You know that feeling you get when there is something going on with your child, but you can’t quite articulate what it is? For me, “that feeling” has been a complex web of ever-evolving emotion: worry, fear, frustration, insecurity, confusion, jealousy, anger, grief, relief, gratitude … and even joy.
The worry begins
When our son was about fourteen months old, the little voice inside my head started whispering worry into my ear. Despite responding to his name, consistent eye contact, and a warm smile, something felt off. He was a happy baby, easily entertained, and rarely fussy. So what if he was a bit behind in gross motor development? Because he was born with bilateral clubfeet, my husband and I justified his late crawling and cruising.
Able to somewhat rationalize our fears, I didn’t push back when our son (barely) passed a few of his developmental screenings. I mean, I was a new mom, prone to anxiety, so maybe these hoof beats weren’t the zebras I imagined them to be–maybe they were just horses. “Every baby is different,” after all.
When worry became reality
Well, by the time our son was almost three, the subtle “red flags” became more pronounced and that little voice began to shout. He fixated on one book — I think we’ve been through three copies of Chicka Chicka Boom Boom. He started reciting large chunks of dialogue from his favorite movie. He began repeating “stock” phrases and had trouble using pronouns correctly. He never got into things and needed help figuring out even the most intuitive of toys. Sliding glass doors became a crippling obsession and changes in routine quickly descended into full-on meltdowns. Hearing my girlfriends’ stories of curious baby-proofing ninjas, balance bike success, and sassy one-liners, I would smile and nod, but as soon as I left their company, I’d call my husband in tears.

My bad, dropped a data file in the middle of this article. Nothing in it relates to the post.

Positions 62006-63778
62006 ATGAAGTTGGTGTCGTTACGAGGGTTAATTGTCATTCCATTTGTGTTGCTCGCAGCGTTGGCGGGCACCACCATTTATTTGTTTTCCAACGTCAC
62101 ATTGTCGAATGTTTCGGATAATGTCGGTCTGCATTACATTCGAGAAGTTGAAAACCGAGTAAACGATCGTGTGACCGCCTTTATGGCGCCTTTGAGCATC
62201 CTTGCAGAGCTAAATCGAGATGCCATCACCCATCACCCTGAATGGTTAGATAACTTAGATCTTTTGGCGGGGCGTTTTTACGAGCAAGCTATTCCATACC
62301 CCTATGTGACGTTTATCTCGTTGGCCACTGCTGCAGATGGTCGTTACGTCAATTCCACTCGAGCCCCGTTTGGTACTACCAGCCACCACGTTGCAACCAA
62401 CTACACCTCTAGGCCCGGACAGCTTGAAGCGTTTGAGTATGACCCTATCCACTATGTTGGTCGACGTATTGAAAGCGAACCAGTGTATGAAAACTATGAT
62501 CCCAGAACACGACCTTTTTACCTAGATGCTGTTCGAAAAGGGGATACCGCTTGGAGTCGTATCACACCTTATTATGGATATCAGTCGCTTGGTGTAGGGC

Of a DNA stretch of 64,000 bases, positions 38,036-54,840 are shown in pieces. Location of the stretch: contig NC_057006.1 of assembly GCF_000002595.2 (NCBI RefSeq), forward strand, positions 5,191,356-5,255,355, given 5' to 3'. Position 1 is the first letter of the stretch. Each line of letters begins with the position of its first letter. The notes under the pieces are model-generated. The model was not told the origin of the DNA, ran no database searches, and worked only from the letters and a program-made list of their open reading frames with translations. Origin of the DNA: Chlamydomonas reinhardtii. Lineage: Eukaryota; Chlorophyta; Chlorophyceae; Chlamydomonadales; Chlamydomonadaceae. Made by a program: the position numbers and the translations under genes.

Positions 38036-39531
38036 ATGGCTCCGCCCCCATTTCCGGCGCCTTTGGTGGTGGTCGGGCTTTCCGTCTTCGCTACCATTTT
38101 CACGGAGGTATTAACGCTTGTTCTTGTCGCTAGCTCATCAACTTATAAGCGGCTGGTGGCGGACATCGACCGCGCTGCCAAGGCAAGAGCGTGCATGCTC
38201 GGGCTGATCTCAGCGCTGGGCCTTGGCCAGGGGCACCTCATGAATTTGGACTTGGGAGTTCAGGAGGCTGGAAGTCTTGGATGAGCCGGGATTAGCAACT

In October 2017, one month before our son’s third birthday, his Kid’s Day Out teacher raised some concerns. She validated our worry as though she heard that little voice herself, which was all we needed to fly into action. My husband somehow got our son in for his three-year well-check that same afternoon, where our pediatrician saw his emerging delays and recommended further diagnostic screening with a developmental pediatrician. I called our Parents As Teachers educator to see what else we should do. She said to schedule a screening with the public school district’s early childhood department. Note: My husband and I are both high school teachers, but neither of us knew that public school districts serve children as young as three when special needs present themselves. Makes me wonder who else doesn’t know…